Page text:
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What use has the Claudia Quintet— whose textured, complex jazz relies on dense instrumental interplay—for a crooner like Kurt Elling? A lot, it turns out. This is evidenced on What Is the Beautiful?, the New York ensemble’s lovely but unsettling new album for Silver Spring’s Cuneiform Records.
But Elling doesn’t sing here. Nine of the 12 tracks are drummer-composer John Hollenbeck’s settings for the verses of proto-Beat poet Kenneth Patchen, which Elling recites on five pieces. He dominates the ensemble’s matrix of timbre and polyrhythm. And as good as his singing is, his speaking voice—a rich, sonorous tenor with a bit of flint and an actor’s confidence—is even better.
Elling delivers stark Patchen lines about destroying the world as part of a job application (“Job”) and societal complicity in a lynching (“The Bloodhounds”), but it’s the musicians (drummer John Hollenbeck, tenor saxophonist Chris Speed, vibraphonist Matt Moran, accordionist Ted Reichman, bassist Drew Grass, and “+1” pianist Matt Mitchell) who give them depth. On “Job,” Hollenbeck and Gress create an erratic groove with a confounding meter, emphasizing the words’ black humor, while Speed moans softly and sorrowfully on the “The Bloodhounds.” After those songs, the deluge: “What is the Beautiful?” asks Elling in the title song. Moran and Reichman respond in luminous tones that darken with Patchen’s images of “unrest in the outer districts” and “bodies cracked open like nuts.” As Elling continues musing about this strange future, the full ensemble enters, oscillating between light and dark while navigating around full stops signaled by Elling’s repeated commands of “pause.” Even that ambiguity feels profound.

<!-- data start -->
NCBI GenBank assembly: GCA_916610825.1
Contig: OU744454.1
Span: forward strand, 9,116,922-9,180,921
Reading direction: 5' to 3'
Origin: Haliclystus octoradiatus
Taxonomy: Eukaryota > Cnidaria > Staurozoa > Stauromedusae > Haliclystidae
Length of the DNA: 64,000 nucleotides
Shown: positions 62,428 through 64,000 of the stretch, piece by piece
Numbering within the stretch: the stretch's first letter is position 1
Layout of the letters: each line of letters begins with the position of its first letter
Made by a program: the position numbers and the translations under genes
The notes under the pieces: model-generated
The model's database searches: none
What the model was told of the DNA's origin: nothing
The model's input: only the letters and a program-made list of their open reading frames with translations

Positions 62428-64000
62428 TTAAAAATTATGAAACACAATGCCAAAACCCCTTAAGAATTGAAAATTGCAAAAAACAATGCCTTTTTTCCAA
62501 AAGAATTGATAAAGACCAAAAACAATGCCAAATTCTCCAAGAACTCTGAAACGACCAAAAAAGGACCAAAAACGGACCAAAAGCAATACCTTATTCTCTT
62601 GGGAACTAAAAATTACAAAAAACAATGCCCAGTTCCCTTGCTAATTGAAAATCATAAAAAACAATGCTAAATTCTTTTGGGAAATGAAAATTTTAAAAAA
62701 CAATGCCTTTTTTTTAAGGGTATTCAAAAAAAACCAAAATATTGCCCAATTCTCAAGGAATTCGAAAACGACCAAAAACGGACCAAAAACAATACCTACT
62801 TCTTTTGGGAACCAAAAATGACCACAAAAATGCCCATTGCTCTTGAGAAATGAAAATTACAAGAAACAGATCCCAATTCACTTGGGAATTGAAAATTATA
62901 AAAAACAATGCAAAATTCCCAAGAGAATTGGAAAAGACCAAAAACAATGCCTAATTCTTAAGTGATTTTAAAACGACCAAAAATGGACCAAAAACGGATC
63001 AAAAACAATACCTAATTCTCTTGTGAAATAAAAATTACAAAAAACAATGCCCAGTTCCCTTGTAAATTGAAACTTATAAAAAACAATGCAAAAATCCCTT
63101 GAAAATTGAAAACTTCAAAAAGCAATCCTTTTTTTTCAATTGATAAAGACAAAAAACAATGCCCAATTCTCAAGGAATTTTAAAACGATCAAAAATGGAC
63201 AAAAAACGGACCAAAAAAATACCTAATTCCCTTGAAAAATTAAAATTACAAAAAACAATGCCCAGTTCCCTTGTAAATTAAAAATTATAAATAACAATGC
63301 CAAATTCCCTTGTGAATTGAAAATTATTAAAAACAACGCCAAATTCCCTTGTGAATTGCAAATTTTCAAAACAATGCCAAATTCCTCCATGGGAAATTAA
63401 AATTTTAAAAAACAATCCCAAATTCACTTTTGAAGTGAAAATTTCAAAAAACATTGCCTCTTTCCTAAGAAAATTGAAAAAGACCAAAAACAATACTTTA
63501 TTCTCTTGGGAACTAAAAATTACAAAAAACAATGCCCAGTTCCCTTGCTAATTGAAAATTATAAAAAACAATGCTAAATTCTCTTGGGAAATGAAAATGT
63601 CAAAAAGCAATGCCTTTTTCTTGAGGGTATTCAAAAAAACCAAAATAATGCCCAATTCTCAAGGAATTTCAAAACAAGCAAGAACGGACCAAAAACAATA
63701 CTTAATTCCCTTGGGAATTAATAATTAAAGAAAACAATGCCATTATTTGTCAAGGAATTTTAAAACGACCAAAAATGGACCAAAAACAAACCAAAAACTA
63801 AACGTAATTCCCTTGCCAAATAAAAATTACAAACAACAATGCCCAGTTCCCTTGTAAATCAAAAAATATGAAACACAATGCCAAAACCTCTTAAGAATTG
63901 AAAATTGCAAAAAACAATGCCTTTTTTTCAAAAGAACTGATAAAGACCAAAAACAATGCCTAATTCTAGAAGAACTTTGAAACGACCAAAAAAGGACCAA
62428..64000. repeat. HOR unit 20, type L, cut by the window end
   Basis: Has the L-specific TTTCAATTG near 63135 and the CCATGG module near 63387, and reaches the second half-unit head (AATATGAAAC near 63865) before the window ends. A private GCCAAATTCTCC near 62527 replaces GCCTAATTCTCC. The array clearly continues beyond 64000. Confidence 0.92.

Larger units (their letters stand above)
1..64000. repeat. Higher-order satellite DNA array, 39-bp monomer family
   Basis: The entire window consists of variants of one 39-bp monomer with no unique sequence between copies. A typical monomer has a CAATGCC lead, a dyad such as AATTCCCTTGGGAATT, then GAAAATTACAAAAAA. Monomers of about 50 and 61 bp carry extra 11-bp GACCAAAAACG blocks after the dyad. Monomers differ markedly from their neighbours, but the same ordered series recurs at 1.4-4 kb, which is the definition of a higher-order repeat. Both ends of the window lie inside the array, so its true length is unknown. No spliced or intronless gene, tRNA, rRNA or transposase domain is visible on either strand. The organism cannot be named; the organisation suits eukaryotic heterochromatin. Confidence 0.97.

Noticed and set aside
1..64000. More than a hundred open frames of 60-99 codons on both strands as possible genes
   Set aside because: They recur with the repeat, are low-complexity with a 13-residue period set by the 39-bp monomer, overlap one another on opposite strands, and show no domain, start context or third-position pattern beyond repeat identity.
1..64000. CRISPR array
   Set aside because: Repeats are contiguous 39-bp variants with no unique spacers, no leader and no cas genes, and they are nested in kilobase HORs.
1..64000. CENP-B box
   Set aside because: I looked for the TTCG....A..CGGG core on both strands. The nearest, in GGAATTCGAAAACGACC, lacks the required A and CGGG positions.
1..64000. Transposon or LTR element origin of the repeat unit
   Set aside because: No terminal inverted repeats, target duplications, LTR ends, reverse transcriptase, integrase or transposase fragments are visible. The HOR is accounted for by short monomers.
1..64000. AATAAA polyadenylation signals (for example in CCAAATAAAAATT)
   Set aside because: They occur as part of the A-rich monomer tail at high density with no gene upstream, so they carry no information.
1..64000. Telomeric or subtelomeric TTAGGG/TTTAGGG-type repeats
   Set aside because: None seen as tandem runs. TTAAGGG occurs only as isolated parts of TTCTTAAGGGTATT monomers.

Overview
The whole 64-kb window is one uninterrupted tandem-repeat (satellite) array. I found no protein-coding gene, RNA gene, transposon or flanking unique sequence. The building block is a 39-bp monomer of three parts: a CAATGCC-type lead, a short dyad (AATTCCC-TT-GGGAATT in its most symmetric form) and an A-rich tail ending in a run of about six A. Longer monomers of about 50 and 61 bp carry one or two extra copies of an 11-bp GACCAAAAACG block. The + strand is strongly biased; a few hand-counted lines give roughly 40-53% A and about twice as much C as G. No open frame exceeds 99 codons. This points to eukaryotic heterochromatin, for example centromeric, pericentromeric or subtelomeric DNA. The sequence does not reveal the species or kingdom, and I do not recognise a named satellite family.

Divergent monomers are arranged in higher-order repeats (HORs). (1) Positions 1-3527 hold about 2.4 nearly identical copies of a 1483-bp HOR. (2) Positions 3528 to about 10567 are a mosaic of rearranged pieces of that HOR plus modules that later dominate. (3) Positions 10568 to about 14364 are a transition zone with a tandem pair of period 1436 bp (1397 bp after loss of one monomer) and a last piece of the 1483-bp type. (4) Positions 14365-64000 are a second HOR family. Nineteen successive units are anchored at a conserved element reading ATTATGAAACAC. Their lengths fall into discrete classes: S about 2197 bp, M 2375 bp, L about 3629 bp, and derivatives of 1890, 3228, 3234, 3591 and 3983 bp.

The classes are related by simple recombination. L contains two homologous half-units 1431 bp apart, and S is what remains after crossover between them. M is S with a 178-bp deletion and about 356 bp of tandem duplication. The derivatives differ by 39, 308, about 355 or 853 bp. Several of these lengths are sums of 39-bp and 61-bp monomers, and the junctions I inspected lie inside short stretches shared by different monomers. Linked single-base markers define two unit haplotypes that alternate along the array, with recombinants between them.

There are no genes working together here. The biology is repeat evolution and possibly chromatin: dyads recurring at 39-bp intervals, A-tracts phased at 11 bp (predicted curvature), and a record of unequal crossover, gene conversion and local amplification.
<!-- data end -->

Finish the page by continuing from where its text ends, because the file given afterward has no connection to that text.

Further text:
Theo Bleckmann sings the other four poems. On “The Snow is Deep on the Ground,” he sees in the wintry precipitation a divine reassurance, while Moran and Mitchell evoke its life-affirming chill. Yet Reichman and Speed turn in sad solos between verses, which are driven home in the CD booklet’s printed poem: Bleckmann omits two lines that completely change the tone—“The war has failed ” and “Only a few go mad.” Their absence is far more disturbing than their inclusion would have been.
The three non-Patchen songs are instrumentals. Two, “Mates for Life” and “Flock,” feel out of place. The third, “Peace of Green,” is a short lyrical passage with a headache-inducing rhythm cycle that meshes nonetheless. Still, in the end it’s the poet’s words—and Elling’s and Bleckmann’s treatments of them—that give What Is the Beautiful? its spellbinding, nerve-rattling grandeur.